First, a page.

Trouble

Obama nuke button

“What the hey, I’m outta here in a few months anyhow…”

 

“It seems clear that what invariably gets us into trouble is our tendency to demonise foreign leaders or foreign groups we neither like nor understand. In such cases, we fill our gaps of ignorance with prejudice, and the result is hostility fuelled by demagoguery, and damage done to all concerned.”

– Donald Gregg, former US Ambassador to South Korea, in his memoir, Pot Shards, published in July 2014

“Clearly reckless and risky, evolving security threat in the hands of somebody who is questionable in terms of judgment.”

– John Kerry, describing the North Korean leadership, 25th January 2016, going against the opinions of the analysts who broadly concurred that North Korea’s nuclear test was a pretty smart move in the circumstances.

“How many world leaders, you think, are just completely out of their mind?”
“A pretty sizable percentage. Some of these people, you must meet them, you’ll just be chatting and you look in the eyes and go, ‘Oh, this guy’s gone’. Part of what happens is, these guys, I think the longer they stay in office, the more likely that is to happen.”

– Barack Obama exercises the international diplomatic skills for which he has become so celebrated, while chatting to Jerry Seinfeld in December 2015

知己知彼,百战不殆。(If you know the enemy and know yourself, you need not fear the result of a hundred battles.)

Sun Tzu, probably sometime in the 5th century BC

See also under: This; I am normal, you are exotic

Here’s something confusing for a Monday morning

Putin gun

Sure, but what’s the margin of error?

Here’s an odd little tale. Just recently this story has popped up in the Russian media:

Early in the morning , I heard an intriguing piece of news on Russian state TV: America loves Putin even more than Russians do themselves! He enjoys an 88 percent approval rating in Russia, but the figure is higher in the United States, the report on Rossia 24 television said.

“A lot has already been said about the incumbent [U.S.] president’s low ratings, a night news anchor said. “He has just been dealt a new below-the-belt blow. An opinion poll by the popular New York Daily News shows that U.S. citizens liked Vladimir Putin’s speech at the General Assembly session better than [Barack] Obama’s speech. Ninety-six percent voted for the Russian president and, accordingly, only 4 percent voted for the American president.”

Link. (I’m not entirely sure why it’s suddenly gained in popularity now, since the original poll and the initial reports on it came out over a month ago.)

If you want the RIA Novosti version, you can find it here.

The story has been picked up by various US right wingers:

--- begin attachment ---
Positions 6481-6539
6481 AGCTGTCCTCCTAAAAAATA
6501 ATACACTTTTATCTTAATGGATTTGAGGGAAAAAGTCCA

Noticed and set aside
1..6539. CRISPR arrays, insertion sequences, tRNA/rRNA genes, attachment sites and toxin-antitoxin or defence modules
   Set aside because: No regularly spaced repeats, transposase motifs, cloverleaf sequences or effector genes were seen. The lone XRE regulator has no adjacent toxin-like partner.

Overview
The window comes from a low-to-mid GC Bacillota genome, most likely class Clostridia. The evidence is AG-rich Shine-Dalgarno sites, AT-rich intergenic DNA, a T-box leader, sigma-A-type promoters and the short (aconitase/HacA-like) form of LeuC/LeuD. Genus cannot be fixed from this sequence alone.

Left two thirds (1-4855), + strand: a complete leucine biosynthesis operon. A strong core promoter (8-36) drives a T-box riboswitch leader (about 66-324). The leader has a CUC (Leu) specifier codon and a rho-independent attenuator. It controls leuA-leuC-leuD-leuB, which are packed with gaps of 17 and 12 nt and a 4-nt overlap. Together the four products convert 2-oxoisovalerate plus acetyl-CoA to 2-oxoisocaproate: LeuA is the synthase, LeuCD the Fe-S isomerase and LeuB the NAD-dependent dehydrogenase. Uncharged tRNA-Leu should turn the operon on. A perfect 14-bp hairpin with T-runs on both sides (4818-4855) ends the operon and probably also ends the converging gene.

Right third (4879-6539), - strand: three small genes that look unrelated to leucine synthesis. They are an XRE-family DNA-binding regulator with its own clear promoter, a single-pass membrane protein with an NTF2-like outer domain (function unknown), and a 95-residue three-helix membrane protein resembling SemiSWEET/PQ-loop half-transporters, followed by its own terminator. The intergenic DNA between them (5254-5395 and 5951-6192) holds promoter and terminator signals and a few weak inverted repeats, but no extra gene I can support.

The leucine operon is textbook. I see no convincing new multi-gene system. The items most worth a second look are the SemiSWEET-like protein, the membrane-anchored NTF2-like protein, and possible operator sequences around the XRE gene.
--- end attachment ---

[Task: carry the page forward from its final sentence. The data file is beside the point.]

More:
Though some sites both in the US and Russia have been more cynical, speculating that the win may have been the result of voting by Russian 50 cent parties or even that the whole thing was a fabrication. Meanwhile, the armchair generals of Reddit have congratulated themselves soundly on seeing through the propaganda.

This is intriguing for a couple of reasons:

Firstly, it’s interesting to see the different spin put on the information by the different media outlets, largely because it reflects the way in which Russia’s PR guys take care to modify their message based on the kind of audience they’re targeting. For instance, while domestic and foreign media use similar techniques and have a similar ethos behind them, the aesthetics and the tone is entirely different. Domestic PR appears ridiculously unsubtle to foreign eyes but in fact plays relatively well to the sort of domestic audiences on whom the sly nudge-nudge-wink-wink tone of something like Russia Today would be largely lost.

If what the blogger says is correct, Rossiya 24 was reporting this as a straight-down-the-line popularity poll, which it obviously isn’t. They can get away with it, however, because they know that 99.99% of their audience isn’t going to go online and check. By contrast, Ria Novosti – which tends to target a more serious, grown-up audience – has given one of the more restrained versions of the story, sticking to the facts without trying to make it sound more than it is. Nevertheless, it has reported it – something that you wouldn’t necessarily expect a serious, grown-up news agency to do for every tinpot little online survey. Perversely, RIA Novosti manages to give the tale more credibility by the mere fact of covering it, even while Rossiya 24 is doing the exact opposite.

Secondly, its an excellent example of how Russia’s soft power strategies have developed under Putin. (Soft power is an over-used term;Russia’s media strategy in recent years is one of the few phenomena that merits it.)

Usually, when you are running a PR campaign you decide on a message you want to put across and then look for the best way to do so. The Russians have not taken this path. Instead they provide us with dozens of different possible messages, theories, conspiracies and hints and allow us to pick the one we like best, while nevertheless leaving us uncertain as to whether or not we have picked correctly.

Even the green-black-and-silver aestehtics of the RT site are borrowed straight from The Matrix, something which its intended audience will definitely register at least on a subconscious level, purely because it is such a familiar part of the demographic’s visual vernacular.

Russia Today aesthetics

There is no spoon